Blackfish Review: You'll never want to visit Seaworld again | SWITCH.




By Jess Fenton
9th June 2013

In 2009, the brilliant, terrifying and horrifying Oscar-winning documentary ‘The Cove’ shone a disturbing light on the capture, sale and killing trade of dolphins in Japan. Now a new documentary, ‘Blackfish’, is forcing the spotlight to focus on the Seaworld empire and its fleet of Orca whales - in particular, the attacks and sometimes killings of the park’s trainers at the hands of these giant animals. A docile creature by nature and revered for it’s spirituality but Native Americans, there’s no record of an Orca ever attacking a human in the wild, and yet in captivity, there are dozens of cases. These are only perpetuated by PR cover-ups and executives putting their million-dollar investments ahead of the care and safety of these majestic creatures and their staff.


‘Blackfish’ starts with Seaworld’s most recent and shocking incident, the killing of head trailer Dawn Brancheau at its Florida park in February 2010, and works backwards to find the true cause of this most tragic death. Tilikum, a male Orca and the largest of his kind in captivity, is responsible for the death on three individuals at two different marine parks. In everyday life, if a dog attacks a person, they are destroyed as a matter of public safety and the animals owner is fined. So why, when an Orca is solely responsible for taking a human life, is it allowed to not only be sold to a more high-profile facility where it will encounter more members of the public every day, but it is also allowed to be used in a breeding program? Using archival footage, newsreels and one-on-one interviews with past Seaworld trailers, capturers, neuroscientists, marine experts and researchers, this haunting film points the finger of blame squarely at Seaworld, its management and the practice of capturing and containing these giants of the sea.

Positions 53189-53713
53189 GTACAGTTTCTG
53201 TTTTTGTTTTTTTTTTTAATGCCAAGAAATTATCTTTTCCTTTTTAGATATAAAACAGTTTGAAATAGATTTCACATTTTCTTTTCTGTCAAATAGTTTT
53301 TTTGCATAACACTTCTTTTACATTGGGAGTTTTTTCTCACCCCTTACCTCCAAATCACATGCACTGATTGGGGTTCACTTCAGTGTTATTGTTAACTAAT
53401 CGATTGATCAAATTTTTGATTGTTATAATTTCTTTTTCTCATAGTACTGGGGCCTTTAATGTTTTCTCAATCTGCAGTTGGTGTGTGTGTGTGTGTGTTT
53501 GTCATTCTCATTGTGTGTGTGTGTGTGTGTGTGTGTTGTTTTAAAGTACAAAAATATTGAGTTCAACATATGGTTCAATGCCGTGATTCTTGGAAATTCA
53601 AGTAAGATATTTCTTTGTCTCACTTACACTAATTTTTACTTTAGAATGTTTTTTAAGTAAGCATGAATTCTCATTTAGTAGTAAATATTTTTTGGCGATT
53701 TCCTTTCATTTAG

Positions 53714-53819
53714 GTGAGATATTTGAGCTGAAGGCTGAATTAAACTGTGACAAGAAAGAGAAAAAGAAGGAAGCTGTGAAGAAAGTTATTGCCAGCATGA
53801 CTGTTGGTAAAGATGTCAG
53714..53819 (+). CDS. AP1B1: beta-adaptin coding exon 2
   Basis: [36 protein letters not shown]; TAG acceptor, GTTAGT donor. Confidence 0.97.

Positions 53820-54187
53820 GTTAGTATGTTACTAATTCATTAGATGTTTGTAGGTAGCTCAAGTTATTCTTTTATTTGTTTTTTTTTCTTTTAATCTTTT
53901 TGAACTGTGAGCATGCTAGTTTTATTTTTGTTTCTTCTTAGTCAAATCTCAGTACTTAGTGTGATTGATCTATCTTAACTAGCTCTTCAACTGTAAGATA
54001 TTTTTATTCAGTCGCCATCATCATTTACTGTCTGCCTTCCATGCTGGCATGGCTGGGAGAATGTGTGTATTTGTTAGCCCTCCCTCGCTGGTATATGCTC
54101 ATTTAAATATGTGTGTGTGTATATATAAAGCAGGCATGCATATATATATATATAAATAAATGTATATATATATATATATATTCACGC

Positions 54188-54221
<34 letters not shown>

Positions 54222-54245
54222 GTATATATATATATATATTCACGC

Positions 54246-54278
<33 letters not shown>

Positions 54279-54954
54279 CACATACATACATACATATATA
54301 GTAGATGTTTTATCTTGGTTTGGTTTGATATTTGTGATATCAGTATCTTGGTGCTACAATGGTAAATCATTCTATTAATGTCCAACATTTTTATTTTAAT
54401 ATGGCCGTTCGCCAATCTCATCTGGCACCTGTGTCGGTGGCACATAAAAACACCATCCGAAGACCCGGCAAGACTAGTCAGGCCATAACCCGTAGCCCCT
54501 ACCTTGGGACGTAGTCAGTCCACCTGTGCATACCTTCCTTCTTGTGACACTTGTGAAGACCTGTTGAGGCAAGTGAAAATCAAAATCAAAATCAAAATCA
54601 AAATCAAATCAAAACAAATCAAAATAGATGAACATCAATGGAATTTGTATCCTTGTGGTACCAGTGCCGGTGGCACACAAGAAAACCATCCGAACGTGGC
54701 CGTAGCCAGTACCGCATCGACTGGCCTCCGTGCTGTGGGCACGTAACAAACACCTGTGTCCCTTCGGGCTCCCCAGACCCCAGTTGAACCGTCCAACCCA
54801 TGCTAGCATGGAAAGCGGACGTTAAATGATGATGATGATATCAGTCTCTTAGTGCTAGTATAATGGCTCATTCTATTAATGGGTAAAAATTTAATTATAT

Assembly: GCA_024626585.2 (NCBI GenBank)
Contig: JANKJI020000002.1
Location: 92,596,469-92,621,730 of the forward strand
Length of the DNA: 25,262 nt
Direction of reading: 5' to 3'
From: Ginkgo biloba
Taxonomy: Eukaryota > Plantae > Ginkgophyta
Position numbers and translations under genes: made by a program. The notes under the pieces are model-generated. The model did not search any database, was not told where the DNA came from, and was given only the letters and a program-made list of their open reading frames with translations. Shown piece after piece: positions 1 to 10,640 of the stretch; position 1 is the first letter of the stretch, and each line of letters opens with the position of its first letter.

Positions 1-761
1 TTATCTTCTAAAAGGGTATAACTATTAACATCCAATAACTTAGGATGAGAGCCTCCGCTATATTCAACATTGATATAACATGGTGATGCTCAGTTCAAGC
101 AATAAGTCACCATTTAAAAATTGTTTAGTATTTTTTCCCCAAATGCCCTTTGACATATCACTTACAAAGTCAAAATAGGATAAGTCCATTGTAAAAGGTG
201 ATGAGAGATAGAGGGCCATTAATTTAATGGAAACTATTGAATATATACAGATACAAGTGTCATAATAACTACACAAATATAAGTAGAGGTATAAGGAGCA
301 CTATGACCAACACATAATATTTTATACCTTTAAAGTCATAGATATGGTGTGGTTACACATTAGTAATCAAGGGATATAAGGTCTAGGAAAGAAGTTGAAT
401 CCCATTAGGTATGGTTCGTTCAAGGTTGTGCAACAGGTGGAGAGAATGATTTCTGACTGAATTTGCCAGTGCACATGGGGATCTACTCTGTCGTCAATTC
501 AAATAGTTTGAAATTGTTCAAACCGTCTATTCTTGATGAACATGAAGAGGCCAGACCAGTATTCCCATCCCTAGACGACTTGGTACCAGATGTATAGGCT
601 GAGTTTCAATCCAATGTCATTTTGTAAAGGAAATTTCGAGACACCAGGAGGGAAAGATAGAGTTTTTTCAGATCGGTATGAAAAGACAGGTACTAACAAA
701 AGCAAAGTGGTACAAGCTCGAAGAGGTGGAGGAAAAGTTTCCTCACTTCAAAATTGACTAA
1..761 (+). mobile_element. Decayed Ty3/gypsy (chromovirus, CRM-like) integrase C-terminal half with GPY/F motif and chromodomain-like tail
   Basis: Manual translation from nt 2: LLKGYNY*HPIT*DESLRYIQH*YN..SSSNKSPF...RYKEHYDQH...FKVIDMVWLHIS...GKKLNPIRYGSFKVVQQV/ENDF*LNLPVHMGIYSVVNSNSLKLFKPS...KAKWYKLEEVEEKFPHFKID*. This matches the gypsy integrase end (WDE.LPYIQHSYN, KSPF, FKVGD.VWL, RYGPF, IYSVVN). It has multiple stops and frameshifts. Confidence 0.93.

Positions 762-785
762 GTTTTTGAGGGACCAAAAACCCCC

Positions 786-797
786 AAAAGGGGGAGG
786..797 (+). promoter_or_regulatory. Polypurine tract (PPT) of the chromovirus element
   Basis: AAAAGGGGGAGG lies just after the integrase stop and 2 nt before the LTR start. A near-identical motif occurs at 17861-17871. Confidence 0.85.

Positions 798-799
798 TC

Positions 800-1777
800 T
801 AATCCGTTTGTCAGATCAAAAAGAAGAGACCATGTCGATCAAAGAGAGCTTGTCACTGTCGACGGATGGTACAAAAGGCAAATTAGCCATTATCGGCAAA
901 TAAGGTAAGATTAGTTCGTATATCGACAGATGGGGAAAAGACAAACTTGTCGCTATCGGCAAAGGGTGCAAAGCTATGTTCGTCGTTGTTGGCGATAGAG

The heartbreaking testimony of four former Seaworld trainers will shock and astound you to your core.

The heartbreaking testimony of four former Seaworld trainers will shock and astound you to your core as they delve audiences deeper and deeper into the world of Orcas, marine park practices and the endless list of deaths, attacks and near-fatal incidents, almost all of them captured on film.

The mark of a good documentary is one that leaves you viewing the world a little differently and asking questions. Know this, ‘Blackfish’ is a film that needs to be seen. It is also a film that many, including Seaworld, don’t want you to see. Doesn’t that make it all the more exciting?

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